Time for another Travel Theme post! Topic: Trees.
I am especially glad to focus on trees in this week’s theme; they’re the earth’s lungs, and humans often underappreciate plants in general – taking time to spotlight trees is nice. As you might know, we’re facing a drought in California and, perhaps more alarmingly, the sixth mass extinction – this extinction means trees (not to mention many other organisms!) are losing their habitats, which lessens the amount of water that precipitates. Lessening precipitation only worsens that drought. Trees are a huge provider of what is arguably our most precious resource, which I find to be more than enough reason to care about trees, and plants in general. Maybe you’ll be inspired by this post to dig deep and plant a tree, or start a garden! Enough textual endorsement – some of my favorite tree images are below; hope they inspire you as much as they inspire me!
First up, the gnarled roots of a Muir Woods tree, extending up and out into the beaten path as if to grab wandering passersby:
Gnarled roots at Muir Woods
Next up, we’ve got what struck me as an interesting formation in the bark of another Muir Woods tree. It struck me that a barkine wizard was escaping the confines of this trunk – what does it look like to you?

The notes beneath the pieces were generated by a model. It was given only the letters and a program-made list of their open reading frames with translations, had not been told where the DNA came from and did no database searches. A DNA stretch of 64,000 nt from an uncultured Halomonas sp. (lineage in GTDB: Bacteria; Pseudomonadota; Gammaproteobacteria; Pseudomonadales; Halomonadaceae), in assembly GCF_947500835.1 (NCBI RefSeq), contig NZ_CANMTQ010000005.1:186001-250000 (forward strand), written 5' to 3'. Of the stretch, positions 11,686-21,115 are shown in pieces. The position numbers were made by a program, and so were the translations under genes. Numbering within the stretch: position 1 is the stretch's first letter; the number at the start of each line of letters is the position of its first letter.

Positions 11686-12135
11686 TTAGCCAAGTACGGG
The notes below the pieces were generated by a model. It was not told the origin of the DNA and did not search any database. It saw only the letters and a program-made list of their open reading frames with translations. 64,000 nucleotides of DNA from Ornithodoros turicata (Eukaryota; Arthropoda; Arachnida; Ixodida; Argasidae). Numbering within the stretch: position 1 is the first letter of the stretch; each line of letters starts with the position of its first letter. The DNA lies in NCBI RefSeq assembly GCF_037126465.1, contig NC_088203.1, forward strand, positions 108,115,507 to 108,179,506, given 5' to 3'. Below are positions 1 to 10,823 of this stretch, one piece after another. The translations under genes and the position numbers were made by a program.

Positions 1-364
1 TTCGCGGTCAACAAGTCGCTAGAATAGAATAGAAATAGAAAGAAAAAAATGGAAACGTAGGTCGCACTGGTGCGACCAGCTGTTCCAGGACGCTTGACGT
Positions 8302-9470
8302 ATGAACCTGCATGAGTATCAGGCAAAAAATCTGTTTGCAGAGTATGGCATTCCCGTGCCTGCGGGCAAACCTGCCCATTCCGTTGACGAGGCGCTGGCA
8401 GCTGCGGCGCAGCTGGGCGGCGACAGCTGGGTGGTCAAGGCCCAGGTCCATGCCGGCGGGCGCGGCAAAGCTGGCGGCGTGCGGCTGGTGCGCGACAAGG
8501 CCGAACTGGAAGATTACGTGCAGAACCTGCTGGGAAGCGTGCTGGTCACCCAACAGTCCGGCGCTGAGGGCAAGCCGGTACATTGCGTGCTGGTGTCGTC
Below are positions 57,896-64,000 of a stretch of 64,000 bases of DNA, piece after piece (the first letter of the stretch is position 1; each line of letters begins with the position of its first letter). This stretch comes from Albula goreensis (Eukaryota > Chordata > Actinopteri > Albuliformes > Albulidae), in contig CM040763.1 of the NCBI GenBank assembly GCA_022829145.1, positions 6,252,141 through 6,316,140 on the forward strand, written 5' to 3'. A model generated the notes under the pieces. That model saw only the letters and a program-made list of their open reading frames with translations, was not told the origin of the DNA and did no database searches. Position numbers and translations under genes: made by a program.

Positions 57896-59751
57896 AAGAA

Barkine wizard emerging from a tree in Muir Woods
These trees grew together to form mazes in their canopies; there are so many paths in the leaves! Canopies are always unique and beautiful.
Canopy mazes at Muir Woods
Speaking of, these trees’ canopies form a person’s figure in their negative space – or a cross maybe? I suppose it depends on who’s looking 🙂
Person’s figure, or a cross, in negative space of canopies at Muir Woods
This was SUCH an awesome formation of trees; they grew together to form walls, and at one point there’s an opening you can crawl through (that dark point on the picture near the earth/center of the photo). It was certainly a fascinating place to have lunch!
“Tree Room” at Wildcat Canyon
And finally, we have a huge two-canopied tree at Wildcat Canyon. Always so much interesting, wonderful life at Wildcat Canyon – was definitely in awe of this beautiful tree.
Huge two-canopied tree at Wildcat Canyon
This has been my take on Ailsa’s wonderful tree travel theme; see it here: http://wheresmybackpack.com/2015/04/24/travel-theme-trees/
Big thanks to Ailsa for stating that it was Arbor Day – Happy Belated Arbor Day! (Totally forgot!) Apparently, National Arbor Day is always celebrated on the last Friday in April, but many states observe Arbor Day on different dates throughout the year based on best tree-planting times in their area. Here’s to trees!
In peace, Taylor
I like trees because they seem more resigned to the way they have to live than other things do.
In a forest of a hundred thousand trees, no two leaves are alike. And no two journeys along the same path are alike.
~ Paulo Coelho